Black Rhino Auction Permit Draws Widespread Criticism

An auction permit to hunt endangered African black rhino has ignited a deep tension between Dallas Safari Club and wildlife campaigners.

Auction was done for the money of $350 000. Dallas Safari Club officials praised the move claiming that it will help raise money for conservation measures but wildlife advocates came hard on the auction policy.

Before auction, around 50 protesters assembled outside the convention centre and staged protest demonstration by holding banners and chanted anti-hunting slogans. Some people from Atlanta joined the protest showing dismay against the auction of the endangered black rhino hunting permit in Dallas.

Steve Wagner, a spokesperson for the Dallas Safari Club told The South Africa News that auction will be for a hunt in Namibia. Advocating the auction, he said all proceeds to be collected would be consumed to protect the rhino species. He also said auction had allowed only old male and nonbreeding rhino and that it had to be terminated sooner or later due to its violence against other wildlife species.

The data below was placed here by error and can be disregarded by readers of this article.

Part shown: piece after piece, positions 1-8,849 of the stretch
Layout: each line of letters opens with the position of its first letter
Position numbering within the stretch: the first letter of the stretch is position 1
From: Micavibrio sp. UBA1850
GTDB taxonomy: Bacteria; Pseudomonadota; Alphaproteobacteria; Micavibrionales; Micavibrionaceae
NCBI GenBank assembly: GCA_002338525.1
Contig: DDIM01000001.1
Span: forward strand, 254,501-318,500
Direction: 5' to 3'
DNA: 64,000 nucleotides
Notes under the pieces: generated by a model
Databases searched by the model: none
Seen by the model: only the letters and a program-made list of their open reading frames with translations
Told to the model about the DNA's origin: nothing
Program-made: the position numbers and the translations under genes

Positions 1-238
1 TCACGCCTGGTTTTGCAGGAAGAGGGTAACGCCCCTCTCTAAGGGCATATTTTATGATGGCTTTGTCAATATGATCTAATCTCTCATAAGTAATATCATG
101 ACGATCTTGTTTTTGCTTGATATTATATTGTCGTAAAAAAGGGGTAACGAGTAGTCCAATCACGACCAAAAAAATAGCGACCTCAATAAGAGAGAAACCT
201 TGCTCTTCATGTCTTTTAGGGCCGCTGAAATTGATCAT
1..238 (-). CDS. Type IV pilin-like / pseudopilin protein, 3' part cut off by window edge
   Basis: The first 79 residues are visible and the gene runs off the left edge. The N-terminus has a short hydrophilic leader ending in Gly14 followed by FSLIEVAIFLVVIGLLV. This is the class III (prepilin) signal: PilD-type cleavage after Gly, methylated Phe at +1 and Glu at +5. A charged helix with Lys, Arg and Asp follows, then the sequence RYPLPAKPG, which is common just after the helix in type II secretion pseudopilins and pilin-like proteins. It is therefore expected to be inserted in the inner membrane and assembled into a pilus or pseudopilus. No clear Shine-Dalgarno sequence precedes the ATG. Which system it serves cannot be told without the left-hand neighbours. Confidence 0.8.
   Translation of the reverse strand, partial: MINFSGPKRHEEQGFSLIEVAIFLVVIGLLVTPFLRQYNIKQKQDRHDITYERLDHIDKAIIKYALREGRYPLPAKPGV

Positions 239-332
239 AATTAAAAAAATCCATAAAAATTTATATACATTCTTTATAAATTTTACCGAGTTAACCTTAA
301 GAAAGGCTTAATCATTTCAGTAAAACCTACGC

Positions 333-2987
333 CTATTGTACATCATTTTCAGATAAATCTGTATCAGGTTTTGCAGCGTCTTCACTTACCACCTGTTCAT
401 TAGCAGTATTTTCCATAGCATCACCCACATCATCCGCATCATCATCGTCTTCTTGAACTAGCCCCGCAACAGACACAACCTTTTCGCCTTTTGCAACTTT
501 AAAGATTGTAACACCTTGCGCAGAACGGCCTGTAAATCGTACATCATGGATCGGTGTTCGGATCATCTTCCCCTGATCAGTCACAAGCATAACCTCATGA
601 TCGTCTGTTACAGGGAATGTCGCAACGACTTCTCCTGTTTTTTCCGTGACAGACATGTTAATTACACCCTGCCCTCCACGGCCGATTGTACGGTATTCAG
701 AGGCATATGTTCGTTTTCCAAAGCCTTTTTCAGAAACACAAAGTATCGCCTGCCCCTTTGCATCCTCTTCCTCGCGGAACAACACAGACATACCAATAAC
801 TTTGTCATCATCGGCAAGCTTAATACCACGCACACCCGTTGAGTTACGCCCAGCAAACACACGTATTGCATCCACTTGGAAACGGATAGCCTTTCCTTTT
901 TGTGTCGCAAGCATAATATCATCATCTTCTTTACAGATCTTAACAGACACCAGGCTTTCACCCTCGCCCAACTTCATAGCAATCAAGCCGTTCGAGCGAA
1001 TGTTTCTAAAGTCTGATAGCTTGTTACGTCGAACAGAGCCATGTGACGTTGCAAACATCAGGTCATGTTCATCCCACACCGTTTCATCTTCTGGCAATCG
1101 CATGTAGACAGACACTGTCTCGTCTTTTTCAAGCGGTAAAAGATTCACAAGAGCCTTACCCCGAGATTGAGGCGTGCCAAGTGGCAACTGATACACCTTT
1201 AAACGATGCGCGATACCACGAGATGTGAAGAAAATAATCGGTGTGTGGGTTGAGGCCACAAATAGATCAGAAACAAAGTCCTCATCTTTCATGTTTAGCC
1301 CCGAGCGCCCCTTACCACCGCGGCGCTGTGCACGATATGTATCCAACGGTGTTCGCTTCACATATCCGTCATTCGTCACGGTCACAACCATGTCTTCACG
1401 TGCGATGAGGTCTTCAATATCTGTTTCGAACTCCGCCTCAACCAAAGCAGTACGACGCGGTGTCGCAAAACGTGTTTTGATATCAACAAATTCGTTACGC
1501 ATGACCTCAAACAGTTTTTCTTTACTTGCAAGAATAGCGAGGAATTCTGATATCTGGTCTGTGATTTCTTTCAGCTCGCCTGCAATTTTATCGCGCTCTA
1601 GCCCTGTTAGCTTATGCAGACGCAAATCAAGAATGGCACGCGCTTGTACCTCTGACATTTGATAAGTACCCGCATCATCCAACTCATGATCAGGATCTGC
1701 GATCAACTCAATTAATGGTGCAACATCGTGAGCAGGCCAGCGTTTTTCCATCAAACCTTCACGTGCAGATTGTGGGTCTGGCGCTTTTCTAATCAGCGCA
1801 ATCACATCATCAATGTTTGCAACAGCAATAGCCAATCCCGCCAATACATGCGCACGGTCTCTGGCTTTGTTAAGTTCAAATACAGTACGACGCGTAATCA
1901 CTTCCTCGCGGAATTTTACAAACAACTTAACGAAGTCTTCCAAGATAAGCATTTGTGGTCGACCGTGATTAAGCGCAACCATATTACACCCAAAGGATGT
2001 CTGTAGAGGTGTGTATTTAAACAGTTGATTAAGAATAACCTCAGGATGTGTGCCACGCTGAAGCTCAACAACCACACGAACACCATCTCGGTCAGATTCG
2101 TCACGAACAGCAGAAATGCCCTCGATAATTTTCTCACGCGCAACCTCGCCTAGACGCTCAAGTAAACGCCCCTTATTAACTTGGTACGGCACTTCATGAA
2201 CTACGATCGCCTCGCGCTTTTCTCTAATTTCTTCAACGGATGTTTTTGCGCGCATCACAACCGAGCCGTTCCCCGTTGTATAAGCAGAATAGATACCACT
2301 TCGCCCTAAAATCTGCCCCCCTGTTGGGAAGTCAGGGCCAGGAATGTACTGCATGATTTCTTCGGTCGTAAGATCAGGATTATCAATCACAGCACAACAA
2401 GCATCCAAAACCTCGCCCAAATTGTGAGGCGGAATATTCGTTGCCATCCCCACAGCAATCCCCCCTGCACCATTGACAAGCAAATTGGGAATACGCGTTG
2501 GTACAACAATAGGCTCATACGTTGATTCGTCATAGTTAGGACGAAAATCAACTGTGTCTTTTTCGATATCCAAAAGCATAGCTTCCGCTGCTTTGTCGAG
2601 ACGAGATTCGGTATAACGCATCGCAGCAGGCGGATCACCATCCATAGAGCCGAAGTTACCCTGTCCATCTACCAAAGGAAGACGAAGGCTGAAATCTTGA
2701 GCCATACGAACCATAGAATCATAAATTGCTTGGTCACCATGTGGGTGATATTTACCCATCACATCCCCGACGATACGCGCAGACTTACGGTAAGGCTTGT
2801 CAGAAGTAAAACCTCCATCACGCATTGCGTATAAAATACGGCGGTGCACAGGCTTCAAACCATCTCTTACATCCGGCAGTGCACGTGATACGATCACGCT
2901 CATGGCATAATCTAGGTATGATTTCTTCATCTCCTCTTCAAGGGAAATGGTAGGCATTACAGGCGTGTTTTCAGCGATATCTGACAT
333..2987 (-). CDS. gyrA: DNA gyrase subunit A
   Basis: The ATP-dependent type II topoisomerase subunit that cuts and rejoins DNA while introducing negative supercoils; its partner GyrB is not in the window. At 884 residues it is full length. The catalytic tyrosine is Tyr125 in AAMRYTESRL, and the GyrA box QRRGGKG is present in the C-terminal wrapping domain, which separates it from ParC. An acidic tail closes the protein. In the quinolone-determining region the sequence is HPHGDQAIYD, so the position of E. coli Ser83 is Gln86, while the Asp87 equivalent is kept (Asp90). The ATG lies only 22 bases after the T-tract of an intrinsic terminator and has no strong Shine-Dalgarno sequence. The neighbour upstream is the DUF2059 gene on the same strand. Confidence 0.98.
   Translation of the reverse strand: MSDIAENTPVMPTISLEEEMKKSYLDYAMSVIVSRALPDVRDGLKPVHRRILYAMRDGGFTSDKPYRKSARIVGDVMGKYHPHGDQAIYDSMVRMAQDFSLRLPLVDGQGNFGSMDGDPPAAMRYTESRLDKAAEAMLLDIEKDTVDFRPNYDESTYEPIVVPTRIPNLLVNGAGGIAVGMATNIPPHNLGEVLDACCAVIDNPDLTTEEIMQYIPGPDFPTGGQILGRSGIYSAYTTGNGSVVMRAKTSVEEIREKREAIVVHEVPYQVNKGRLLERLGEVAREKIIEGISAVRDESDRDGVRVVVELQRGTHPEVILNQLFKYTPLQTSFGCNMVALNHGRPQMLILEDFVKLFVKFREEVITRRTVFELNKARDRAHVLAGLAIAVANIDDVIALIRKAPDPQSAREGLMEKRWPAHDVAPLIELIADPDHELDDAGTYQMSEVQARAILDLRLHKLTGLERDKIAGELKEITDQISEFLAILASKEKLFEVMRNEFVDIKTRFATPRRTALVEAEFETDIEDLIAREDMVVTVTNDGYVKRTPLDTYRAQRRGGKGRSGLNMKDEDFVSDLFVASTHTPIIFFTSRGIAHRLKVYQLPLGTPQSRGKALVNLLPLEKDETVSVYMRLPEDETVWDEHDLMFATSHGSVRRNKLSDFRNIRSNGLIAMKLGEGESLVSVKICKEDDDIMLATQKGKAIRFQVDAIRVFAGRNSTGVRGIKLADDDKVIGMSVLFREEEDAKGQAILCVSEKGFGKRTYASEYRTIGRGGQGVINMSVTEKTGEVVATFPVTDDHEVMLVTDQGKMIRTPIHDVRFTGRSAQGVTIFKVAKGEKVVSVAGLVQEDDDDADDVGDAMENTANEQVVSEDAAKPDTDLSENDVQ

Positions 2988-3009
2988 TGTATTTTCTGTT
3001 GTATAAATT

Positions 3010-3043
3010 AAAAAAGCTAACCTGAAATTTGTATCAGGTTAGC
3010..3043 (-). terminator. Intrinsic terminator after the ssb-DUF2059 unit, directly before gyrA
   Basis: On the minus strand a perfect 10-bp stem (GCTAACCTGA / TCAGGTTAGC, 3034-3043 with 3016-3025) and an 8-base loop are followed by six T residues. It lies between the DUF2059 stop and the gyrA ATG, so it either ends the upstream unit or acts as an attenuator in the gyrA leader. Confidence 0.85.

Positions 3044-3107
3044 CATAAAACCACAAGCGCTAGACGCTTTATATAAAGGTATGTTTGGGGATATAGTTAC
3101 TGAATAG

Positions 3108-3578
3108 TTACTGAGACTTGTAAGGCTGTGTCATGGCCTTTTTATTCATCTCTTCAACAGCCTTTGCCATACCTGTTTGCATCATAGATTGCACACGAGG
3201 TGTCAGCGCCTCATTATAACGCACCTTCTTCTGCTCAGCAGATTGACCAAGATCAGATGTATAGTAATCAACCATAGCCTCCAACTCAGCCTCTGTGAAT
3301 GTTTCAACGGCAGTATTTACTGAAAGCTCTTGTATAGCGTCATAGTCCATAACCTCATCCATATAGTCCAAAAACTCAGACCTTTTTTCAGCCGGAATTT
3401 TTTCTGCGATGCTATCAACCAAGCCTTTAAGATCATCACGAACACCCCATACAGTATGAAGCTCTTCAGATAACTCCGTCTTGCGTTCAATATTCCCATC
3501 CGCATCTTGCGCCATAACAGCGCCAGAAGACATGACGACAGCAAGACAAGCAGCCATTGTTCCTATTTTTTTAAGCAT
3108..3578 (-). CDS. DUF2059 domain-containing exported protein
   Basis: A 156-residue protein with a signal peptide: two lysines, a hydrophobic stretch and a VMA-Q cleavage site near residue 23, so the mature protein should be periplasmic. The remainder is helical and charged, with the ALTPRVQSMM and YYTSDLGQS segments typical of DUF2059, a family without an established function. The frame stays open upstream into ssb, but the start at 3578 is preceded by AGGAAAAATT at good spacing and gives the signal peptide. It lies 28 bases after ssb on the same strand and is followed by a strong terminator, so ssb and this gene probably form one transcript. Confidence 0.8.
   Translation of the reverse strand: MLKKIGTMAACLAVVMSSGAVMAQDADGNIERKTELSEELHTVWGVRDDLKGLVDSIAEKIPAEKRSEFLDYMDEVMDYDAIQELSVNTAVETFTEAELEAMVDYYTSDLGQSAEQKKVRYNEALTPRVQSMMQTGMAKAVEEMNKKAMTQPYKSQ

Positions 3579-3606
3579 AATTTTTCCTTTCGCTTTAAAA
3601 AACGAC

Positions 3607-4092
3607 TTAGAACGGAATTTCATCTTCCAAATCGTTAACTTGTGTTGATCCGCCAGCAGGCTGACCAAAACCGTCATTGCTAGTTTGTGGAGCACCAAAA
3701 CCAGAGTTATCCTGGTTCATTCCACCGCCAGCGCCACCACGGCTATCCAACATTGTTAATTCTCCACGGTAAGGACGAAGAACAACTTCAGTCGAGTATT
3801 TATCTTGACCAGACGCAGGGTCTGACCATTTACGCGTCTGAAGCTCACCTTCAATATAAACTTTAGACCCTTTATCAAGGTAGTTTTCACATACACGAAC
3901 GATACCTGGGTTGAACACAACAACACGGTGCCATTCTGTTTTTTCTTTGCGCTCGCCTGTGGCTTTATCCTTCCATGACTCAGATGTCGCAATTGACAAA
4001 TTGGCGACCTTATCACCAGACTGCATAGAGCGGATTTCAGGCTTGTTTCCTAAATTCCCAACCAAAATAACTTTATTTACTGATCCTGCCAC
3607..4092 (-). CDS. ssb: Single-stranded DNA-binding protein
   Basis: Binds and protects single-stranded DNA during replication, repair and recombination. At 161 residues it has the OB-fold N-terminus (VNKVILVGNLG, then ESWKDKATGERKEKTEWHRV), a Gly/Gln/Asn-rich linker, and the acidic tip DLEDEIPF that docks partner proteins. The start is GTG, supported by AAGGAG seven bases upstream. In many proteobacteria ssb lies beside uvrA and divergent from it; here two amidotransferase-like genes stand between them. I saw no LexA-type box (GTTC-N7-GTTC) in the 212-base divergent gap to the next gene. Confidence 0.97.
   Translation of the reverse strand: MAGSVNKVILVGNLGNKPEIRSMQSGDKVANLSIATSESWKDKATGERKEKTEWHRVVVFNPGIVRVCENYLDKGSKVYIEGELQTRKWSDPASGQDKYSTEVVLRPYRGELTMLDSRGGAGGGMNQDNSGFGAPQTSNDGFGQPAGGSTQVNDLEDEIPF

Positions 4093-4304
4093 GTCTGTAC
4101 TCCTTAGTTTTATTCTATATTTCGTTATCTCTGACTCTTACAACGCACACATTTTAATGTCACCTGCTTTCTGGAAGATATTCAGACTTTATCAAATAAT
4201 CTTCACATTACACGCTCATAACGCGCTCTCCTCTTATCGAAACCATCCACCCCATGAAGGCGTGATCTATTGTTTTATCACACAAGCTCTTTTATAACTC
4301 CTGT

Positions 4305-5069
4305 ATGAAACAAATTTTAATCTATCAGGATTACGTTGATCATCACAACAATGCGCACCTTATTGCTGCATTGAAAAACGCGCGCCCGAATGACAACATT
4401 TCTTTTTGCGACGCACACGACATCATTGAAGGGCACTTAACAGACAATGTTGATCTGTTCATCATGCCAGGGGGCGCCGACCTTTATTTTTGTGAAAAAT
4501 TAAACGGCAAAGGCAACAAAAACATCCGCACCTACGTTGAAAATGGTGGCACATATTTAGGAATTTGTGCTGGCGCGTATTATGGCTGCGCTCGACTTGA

Wildlife and animal rights groups, officials from the humane society and the International Fund for Animal Welfare lambasted the auction policy and said all black rhinos were already endangered species and culling will never be validated.

According to estimation 4 000 black rhinos are facing extinction and 1 800 are in Namibia. Wildlife critics fear that auction permit would leave a bad taste into the mouth of people.

“This auction will send a message to world that an American will show the money to murder their species,” North American regional director of the Massachusetts-based IFAW official said.

Poachers hunt rhino, due to its horn as these horns have valuable price at international black market. Rhino horn has major component of the protein keratin and mostly it is used in carvings and for medicinal purposes, mostly in Asia.

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